them return to neutral. It looks rather jerky, but it will smooth out as you get
the hang of it. If you trim the T52 properly so that it is in a very slight
climbing mode with no stick inputs, then you should only need to worry about
moving the stick right or left for turns with very little up or down
Another common mistake new
pilots have is letting the plane get too far away for fear of the turn. That’s
why I suggest blipping the sticks. Do that often so that the plane is almost
constantly turning. This way it will never get too far away. After you relax a
bit you can let it go further but be careful because they get small very quickly
and it is hard to see well enough to bring it back safely. If you do get in that
situation, you will be flying more by what you did last with the sticks than
what you can see because you simply can’t tell if it is coming or going. If you
can’t tell if it is going, one way to check is to wiggle the rudder stick and if
the plane moves right with right stick than it is going away, if the plane moves
the opposite direction than it is coming towards you.
After you get accustomed to
flying and how the plane handles, you would probably like to look like you know
what your doing instead of flying herky jerky through the sky. To do this you
have to understand a little bit of physics and what causes a plane to turn. To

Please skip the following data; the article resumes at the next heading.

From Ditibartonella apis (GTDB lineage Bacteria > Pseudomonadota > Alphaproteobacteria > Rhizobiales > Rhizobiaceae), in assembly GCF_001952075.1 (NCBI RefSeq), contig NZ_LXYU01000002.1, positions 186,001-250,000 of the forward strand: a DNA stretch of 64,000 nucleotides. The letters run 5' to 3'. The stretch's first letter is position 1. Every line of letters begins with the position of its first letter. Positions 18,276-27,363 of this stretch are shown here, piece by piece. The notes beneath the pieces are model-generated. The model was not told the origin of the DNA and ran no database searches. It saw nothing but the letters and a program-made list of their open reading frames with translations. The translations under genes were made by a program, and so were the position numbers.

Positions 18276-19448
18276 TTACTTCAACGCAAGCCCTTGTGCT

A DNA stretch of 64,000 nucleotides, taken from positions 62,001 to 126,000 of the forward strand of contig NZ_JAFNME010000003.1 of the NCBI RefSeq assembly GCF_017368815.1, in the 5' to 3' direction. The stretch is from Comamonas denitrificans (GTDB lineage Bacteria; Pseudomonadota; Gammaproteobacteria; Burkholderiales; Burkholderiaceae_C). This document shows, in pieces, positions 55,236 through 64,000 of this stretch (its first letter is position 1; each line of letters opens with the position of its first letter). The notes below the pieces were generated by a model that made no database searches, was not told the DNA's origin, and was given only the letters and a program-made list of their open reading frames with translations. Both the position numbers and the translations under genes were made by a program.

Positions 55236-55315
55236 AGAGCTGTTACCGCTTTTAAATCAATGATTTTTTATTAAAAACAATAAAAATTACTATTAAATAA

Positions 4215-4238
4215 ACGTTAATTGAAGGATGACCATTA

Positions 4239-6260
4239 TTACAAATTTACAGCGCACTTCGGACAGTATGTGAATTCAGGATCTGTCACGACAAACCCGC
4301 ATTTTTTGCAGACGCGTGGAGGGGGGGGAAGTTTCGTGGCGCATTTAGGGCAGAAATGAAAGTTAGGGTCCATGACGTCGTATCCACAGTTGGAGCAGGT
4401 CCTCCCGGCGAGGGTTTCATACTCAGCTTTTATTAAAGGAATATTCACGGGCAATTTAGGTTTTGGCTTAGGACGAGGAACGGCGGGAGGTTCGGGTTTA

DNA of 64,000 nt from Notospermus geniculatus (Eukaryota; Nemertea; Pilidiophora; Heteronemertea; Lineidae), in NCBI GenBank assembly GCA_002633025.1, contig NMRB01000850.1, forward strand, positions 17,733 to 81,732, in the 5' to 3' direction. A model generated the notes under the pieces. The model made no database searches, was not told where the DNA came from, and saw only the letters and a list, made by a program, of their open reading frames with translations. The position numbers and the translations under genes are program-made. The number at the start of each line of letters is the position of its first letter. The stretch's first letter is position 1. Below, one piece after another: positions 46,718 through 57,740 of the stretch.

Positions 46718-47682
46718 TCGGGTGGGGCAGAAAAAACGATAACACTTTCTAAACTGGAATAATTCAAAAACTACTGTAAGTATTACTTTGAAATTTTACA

turn a plane smoothly it has to “bank” or the wings have to tip a little, or a
lot depending how fast it’s going or how sharp you want to turn. You can’t
simply bank most planes and expect them to come on around. When a plane is
flying level and straight, all the forces acting on it are in balance. When the
plane is banked, either by the rudder as in the T52, or the ailerons on other
planes, the balance will be upset. Something else has to happen and fast or the
ship will make a really pretty arc right into the ground. As the wings are
tipped, they start to loose lift so to counter that we have to feed some UP
elevator as the wings are tipping. Too much up and the plane will do some kind
of awkward loop, too little and it will do a funny barrel roll into the ground.
Real funny, yeah right! So it has to come from practice and experience but as
you get confident try banking the plane and simultaneously pulling a little up
elevator – not too much – and see what happens. If you fly by jerks, you will
still have to occasionally correct the general downward trend with a little up
elevator, but when you find out what your planes characteristics are you can
start mixing the controls and your flying will improve along with your self